All hell only breaks loose when tracks offer turn: MS Dhoni
India's limited-overs captain stood firmly behind Test skipper stating that 'all hell only breaks loose when wickets offer turn' and the ones on which batsmen are hit on their head are considered 'good tracks'
Perth: India's limited-overs captain Mahendra Singh Dhoni yesterday stood firmly behind Test skipper Virat Kohli stating that "all hell only breaks loose when wickets offer turn" and the ones on which batsmen are hit on their head are considered "good tracks".
MS Dhoni. Pic/AFP
Kohli and the team management were taken apart by the detractors for playing on rank turners against South Africa in the home series last year and Dhoni was asked a question in that context about the WACA strip that will have bounce. Dhoni gave an elaborate answer wherein he made it clear that one should enjoy the challenge of playing in different conditions.
"Agar aap dekhein toh, hahakar tabhi machti hai jab wicket ghoom raha hota hai. Kisi ke sar pe maar do toh usko accha wicket maana jaata hai. (You will find that all hell breaks loose only when there is turn on offer from the track. If the batsman gets hit on the head (on bouncy tracks) then it is considered to be a good wicket)," the sarcasm in his voice was not lost on anyone as some former Aussie legends had also criticised the Nagpur track which gave a two-and-a-half-day finish in India's favour against the Proteas.
"Again, why would I expect a spinning track in Australia? If I have to play on turners, I will get that in India. The speciality of Australian tracks is their bounce and it is also a kind of challenge we should accept." "It's not only about the pitch but it's their (Australia's) strength. Even when they came to India, they played four pacers in Tests. All over Australia you will find pitches that assist the fast bowlers, but the spinners also get a bit more bounce."
Not one to get swayed by emotions, Dhoni put talks about this being a grudge series against Aussies, who beat India in the World Cup semifinal last year, to rest by stating that strong words like "revenge" or "hate" should not exist in cricket. "When it comes to sport and especially cricket, I don't think revenge is a word that should be used or for that matter hate. On one hand you say it is a gentleman's game, so it becomes conflicting.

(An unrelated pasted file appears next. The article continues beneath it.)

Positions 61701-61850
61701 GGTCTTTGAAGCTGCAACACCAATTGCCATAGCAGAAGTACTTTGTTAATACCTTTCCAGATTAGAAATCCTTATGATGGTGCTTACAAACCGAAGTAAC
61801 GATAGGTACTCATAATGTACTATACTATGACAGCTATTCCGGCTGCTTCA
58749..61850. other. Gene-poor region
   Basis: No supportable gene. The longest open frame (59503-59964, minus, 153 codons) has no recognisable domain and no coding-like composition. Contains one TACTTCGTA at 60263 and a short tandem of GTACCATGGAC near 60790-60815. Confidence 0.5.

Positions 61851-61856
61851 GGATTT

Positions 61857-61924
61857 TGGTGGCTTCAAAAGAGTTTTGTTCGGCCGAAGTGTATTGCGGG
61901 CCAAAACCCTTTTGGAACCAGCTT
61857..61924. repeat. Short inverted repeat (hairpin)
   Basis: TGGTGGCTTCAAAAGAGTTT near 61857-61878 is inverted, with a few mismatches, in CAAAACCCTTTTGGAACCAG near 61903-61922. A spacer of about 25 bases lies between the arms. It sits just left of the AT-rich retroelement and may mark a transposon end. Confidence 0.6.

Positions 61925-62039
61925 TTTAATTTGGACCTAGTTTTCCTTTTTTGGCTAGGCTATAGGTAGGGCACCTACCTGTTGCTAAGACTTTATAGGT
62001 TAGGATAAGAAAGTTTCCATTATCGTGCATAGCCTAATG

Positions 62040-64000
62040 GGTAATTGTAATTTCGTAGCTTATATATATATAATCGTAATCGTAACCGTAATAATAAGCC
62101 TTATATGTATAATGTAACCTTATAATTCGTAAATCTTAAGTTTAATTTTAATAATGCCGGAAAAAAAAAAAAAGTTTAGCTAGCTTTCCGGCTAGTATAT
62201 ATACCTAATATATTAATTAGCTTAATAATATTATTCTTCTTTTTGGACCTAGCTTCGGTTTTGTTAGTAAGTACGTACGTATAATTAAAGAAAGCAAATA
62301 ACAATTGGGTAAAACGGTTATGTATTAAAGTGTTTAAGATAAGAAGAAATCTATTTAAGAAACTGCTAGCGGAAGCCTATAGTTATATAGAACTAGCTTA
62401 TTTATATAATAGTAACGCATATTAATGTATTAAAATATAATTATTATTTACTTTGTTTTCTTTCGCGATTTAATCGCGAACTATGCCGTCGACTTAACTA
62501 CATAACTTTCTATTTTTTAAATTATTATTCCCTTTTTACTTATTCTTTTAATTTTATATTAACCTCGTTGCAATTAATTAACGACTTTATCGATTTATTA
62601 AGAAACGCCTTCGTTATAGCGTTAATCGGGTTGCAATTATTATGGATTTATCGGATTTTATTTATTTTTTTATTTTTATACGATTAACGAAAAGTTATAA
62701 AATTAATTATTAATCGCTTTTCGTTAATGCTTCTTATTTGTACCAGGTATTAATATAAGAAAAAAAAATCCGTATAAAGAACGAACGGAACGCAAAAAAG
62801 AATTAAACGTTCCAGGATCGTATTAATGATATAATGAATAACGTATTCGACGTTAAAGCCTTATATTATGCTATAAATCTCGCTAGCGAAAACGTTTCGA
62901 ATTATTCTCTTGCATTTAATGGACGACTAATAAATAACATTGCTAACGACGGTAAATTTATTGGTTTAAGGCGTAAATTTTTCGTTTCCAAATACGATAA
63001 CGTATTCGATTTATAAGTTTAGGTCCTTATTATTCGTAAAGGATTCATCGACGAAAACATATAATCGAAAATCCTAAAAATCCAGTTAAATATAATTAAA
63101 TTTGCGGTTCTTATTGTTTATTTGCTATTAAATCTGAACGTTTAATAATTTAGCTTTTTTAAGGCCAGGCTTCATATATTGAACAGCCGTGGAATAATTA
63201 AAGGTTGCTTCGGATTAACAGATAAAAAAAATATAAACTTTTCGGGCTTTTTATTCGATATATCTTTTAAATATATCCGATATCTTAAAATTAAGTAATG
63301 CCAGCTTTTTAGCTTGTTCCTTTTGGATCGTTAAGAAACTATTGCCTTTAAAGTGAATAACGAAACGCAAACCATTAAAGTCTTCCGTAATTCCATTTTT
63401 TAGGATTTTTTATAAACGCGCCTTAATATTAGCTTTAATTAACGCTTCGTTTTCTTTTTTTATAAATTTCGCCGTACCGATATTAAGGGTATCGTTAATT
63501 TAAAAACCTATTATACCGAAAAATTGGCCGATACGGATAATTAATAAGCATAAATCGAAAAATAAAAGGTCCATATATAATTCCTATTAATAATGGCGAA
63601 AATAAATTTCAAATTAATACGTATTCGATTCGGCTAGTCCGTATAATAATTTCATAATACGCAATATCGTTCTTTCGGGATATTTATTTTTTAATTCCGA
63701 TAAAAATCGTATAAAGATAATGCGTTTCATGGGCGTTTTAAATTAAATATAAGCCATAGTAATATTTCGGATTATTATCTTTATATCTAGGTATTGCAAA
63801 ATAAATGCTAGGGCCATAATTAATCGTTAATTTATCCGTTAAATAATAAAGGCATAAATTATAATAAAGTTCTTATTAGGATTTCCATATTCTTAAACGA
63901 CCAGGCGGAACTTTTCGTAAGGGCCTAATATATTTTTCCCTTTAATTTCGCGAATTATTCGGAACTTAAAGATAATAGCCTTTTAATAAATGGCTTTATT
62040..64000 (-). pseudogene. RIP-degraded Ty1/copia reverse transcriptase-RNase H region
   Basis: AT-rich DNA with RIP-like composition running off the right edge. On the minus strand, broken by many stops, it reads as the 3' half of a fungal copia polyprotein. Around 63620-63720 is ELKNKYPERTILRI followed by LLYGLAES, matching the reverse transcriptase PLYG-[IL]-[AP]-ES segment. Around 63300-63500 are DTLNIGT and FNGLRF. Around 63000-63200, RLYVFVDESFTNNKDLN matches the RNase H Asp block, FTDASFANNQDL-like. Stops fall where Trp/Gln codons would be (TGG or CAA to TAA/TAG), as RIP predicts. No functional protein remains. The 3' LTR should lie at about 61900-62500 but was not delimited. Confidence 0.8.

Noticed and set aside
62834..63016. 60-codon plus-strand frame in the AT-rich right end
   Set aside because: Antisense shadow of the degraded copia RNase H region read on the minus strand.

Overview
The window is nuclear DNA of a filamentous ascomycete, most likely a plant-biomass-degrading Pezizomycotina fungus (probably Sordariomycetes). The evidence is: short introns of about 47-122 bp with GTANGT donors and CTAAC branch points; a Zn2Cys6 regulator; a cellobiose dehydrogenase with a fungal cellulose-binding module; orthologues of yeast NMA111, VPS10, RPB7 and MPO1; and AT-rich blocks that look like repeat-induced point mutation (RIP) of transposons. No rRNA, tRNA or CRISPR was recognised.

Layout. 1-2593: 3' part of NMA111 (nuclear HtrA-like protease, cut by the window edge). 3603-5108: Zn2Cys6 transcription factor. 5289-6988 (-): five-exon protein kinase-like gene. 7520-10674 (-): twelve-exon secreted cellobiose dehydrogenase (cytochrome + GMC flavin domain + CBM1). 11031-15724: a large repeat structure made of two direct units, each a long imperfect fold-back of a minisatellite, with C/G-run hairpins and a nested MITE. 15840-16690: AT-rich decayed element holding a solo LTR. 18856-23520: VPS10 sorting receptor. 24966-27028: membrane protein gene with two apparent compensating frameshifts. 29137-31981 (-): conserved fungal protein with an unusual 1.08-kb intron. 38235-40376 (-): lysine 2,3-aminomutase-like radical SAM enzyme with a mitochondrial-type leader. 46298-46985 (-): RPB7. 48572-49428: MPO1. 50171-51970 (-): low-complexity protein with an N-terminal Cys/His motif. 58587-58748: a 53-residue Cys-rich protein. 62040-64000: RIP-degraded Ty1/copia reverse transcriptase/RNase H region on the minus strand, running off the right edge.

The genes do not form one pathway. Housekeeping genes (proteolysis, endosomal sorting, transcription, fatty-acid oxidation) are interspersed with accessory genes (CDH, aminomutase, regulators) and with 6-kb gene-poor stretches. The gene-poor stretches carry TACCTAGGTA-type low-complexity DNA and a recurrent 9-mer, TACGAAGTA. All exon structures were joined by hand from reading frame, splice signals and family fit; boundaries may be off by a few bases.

"You want to compete and win games as you are representing your country but you also want to follow the guidelines in terms of 'Spirit of the Game'. It starts with basics. I don't consider it as revenge but we would like to do well and get a lot out of this series."
He also made it clear that the only place in the middle-order that he can swap with either among Gurkeerat Singh Mann or Manish Pandey is the No 5 slot. "The only position I can trade is No 5. Because if I sent them at No 6, on a good day, they will score 30-odd and on bad days, they will score 10. So, after 15 matches, their average will be around 15 and the media would start asking questions as to why the player is not being dropped.
"No 6 or No 7 is an extremely difficult position to bat and I don't remember more than two or three cricketers in history of Indian cricket being successful at that position. In sub-continent, they would not get to bat long, only here if early wickets fall, they will get a chance to bat."